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Rapa Nui(Easter Island)

Total Pictures Taken: 102




About Rapa Nui

Getting There / Leaving There


We spent 3+ days on Rapa Nui, also known as Easter Island or Isla de Pascua.  Rapa Nui is considered one of the remotest places on earth – it is a six hour flight west from Chile in the middle of the Pacific Ocean.  The island is famous for the huge stone statues (moai) on platforms (ahu) and its mysterious and traumatic history.  Much of the detailed history of the island has been lost and no one knows how the Rapa Nui people moved the 80-100 ton statues from the quarry to the platforms.  The island has only 3000 people and no stop lights, no franchised or non-local restaurants, and only one TV channel (Spanish, of course).  Our private guide, who grew up on the island, provided us with many interesting facts and fiction about the island.  

Leaving Rapa Nui was an adventure -- check out Quito-Getting There.


Number of TV stations: 1 (Spanish)

Language: Spanish, Rapa Nui

Currency: Chilean pesos

Dial-in access: none

Number of franchise (non-local) businesses: 1 (LANChile office)

Population in 1871: 111

Population in 2000: 3,000


Getting There

We flew from Santiago to Rapa Nui -- a 6 hour flight on LANChile.  There was only one seat available in first class, so we flew in business class (bulkhead, again).  The service was pretty much non-existent on this flight so it felt quite long.  When we got near Rapa Nui we flew around 2/3 of the island to get to the airport. You could see the entire island from the plane even as it was close -- the island is that small.  There was absolutely nothing on the part of the island we flew around.  The runway spans the entire width of the island, about 330 meters.   The airport was tiny and became crowded with lots of tourists and locals whenever a flight was landing or taking off.


Once we decided to visit Easter Island, we bought the movie Rapa Nui (Kristen had seen it before).  The movie gave us a glimpse of the moai (statues) and ahu (platforms) and depicted one theory behind why and how they were made.  It covers as its main story line the 'Bird Man' contest which is very interesting -- let us know if you want to borrow the movie.  In theAbout Rapa Nui section we provide some of the many things we learned about Rapa Nui from our guide, much of it is either not covered or is changed in the movie.

As far as our trip goes, we arrived mid-day on Tuesday, and our guide, Alexandra, was also our transfer from the airport to the hotel.  We had on our itinerary a full day tour for  Wednesday and a half-day tour on Thursday.  Clearly, things are quite laid  back on the island because she was open to do the half-day on Tuesday and the full day on either Wednesday or Thursday.  She basically drove us around in her jeep and told about the history of the island.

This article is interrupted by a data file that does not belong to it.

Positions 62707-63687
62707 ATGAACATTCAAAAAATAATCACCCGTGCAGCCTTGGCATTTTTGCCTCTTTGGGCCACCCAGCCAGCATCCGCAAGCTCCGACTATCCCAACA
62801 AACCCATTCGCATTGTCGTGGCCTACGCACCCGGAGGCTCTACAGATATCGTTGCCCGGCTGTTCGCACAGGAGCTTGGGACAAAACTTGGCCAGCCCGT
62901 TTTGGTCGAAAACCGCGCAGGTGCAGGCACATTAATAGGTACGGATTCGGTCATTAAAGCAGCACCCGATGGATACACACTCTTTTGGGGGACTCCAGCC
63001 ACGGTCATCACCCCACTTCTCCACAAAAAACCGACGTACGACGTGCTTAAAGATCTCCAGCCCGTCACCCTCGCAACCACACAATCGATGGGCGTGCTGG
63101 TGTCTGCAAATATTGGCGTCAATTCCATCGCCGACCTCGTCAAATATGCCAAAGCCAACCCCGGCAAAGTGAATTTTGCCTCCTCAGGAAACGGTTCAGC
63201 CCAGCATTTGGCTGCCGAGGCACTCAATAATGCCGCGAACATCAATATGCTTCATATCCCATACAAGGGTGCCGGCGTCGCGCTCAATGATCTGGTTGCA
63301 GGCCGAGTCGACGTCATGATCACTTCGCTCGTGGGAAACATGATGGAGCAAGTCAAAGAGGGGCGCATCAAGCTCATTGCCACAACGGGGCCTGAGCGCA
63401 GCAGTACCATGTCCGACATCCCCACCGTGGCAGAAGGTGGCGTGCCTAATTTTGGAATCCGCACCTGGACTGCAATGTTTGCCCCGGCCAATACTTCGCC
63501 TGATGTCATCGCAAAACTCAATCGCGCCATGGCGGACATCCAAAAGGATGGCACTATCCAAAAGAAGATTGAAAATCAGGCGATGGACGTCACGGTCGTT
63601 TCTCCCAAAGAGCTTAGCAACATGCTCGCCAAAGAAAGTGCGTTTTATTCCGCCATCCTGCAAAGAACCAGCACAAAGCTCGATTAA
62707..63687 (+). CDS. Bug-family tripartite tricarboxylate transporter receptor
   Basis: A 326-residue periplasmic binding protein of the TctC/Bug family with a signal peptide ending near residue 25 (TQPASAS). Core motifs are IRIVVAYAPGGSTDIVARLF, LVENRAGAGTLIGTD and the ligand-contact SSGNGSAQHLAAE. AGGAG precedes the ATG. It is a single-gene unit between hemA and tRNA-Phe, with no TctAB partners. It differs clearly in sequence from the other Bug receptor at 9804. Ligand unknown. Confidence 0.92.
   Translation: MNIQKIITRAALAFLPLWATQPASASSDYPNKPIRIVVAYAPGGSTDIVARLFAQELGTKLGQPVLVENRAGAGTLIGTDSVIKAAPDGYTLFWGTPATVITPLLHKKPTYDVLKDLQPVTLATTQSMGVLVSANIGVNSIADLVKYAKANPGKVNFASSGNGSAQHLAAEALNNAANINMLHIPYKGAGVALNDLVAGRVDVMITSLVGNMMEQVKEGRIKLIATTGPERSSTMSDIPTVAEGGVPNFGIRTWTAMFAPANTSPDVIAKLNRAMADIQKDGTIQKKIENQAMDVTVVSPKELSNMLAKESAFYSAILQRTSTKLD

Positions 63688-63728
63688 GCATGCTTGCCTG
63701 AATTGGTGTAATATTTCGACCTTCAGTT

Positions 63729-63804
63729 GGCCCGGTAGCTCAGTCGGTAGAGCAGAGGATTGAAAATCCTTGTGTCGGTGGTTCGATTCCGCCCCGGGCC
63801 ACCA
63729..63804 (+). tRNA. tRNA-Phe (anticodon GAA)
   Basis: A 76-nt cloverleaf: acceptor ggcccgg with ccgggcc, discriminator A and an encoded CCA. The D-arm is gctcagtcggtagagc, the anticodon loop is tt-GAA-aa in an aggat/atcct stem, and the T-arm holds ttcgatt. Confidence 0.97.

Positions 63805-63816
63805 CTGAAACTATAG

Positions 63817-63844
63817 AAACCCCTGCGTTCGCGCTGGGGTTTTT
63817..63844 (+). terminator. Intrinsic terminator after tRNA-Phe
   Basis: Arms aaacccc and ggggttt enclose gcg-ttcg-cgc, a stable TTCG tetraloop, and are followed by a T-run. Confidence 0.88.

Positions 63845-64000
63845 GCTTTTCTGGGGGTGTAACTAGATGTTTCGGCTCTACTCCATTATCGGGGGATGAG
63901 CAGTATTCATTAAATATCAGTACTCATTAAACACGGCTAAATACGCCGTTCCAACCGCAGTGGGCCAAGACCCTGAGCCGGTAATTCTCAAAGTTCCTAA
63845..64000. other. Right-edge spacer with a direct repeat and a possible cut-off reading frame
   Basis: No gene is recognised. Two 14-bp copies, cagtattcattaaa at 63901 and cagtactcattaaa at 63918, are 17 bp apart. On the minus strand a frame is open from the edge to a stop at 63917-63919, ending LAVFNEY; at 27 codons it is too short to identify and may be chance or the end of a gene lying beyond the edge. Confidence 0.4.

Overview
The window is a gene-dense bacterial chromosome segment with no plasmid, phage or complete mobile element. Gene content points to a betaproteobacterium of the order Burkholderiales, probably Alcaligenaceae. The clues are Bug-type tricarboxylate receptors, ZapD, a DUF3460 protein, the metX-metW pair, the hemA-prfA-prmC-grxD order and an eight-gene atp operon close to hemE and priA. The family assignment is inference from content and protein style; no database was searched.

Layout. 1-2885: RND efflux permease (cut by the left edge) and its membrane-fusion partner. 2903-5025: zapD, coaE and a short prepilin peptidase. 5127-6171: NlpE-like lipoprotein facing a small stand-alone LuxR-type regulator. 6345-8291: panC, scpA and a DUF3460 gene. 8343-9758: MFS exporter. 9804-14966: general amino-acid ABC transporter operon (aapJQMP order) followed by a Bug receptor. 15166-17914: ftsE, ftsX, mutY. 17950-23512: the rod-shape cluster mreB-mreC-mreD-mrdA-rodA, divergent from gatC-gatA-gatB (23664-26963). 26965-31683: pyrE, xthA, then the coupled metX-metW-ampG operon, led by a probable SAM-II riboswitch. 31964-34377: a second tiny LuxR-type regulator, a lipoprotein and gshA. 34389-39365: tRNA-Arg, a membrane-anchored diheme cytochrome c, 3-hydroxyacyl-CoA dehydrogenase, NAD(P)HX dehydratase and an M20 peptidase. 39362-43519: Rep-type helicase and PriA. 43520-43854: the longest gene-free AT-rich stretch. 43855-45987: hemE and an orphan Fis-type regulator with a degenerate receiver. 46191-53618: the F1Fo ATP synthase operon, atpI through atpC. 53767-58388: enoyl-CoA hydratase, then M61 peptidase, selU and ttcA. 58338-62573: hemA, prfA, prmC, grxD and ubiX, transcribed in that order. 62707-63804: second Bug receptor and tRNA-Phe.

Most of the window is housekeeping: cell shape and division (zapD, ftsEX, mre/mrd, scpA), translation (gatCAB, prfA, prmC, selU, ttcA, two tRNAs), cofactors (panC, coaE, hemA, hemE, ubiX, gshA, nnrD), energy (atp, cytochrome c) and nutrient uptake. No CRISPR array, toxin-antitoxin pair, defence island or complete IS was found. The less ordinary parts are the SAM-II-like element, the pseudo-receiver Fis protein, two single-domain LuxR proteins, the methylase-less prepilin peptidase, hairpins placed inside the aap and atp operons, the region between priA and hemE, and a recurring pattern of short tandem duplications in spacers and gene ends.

For lunches and most dinners we ate at the hotel, mostly because it was included in our package and there were not that many other obviously better choices.  The hotel food consisted mostly of a buffet of 1 (sometimes 2) choices, always including tuna of some sort.  We found out from another guest that they were charging $34/pp for the buffet if it was not included in your package -- it was worth at most $10.

A big night out

One night we did go out to a local bar/restaurant for dinner on the island.  Like Santiago, dinner started around 9:30.  We walked to the Playa Pea, a restaurant in the town of Hanga Roa on the ocean, and got a table overlooking the water.  We sat down around 9PM and ordered a bottle of Chilean wine.  As soon as the waiter brought over the wine he asked if we were staying for the band starting at 10PM.  We had no idea that they were having a band, and the waiter, on his first day on the job, had just arrived on the island from Chile and did not know anything about the band either (especially whether any of it would be in English).  It was a $15/pp cover charge which was quite expensive compared to the cost of everything else on the island.  Since there was almost no one else on the deck where the band was going to play and it was still an hour before start time, we said we would decide just before the band started.  At 9:45PM we had finished dinner and the first bottle of wine, the deck was packed with people waiting for the band so we decided to stay and paid the cover.  We figured we would order another bottle of wine and wait for the band.  They ran out of bottles of our wine so they brought half-bottles -- very deceiving!  It turned out that the band was a very good duo from Hawaii -- the man, clearly of Hawaiian decent, was amazingly talented on the guitar and all types of singing from pop to opera.  It turns out they spoke only English (no Spanish) and almost all the songs were in English so we were having a blast.  At one point they engaged us in conversation from the stage during a break between sets, since we were two of the very few English speaking people in the place.  At around 1:15AM they were still playing strong, and they were giving us a hard time about not dancing yet -- there had been a few local stragglers dancing occasionally.  The waiter had been replenishing those half-bottles of wine, btw, and we had not gotten up from the table since dinner (except for Kristen visiting the bathroom outhouse across the street!).  At around 1:45AM they played 'I Can't Help Falling In Love With You', one of our wedding songs.  So we had to dance!  When we got up on the dance floor and started into our dance, the whole place cheered since 'that American couple' was finally dancing.  Very soon into our dance we  leaned over to tell the lead singer that this was our wedding song, and in the confusion of lights, and the microphone, and the half-bottles of wine, we fell over into the singer, jammed the microphone into his mouth and almost toppled the whole band set-up!  I could see it happening in frames as I tried to maintain support of Kristen and keep us from falling further.  We did catch ourselves before toppling the band, but we were so embarrassed -- I could hear the lead singer say something like 'you almost broke my mouth with the microphone!'.  We defiantly danced the rest of the song (once the band picked back up the beat), but as soon as the band ended, we left the place immediately.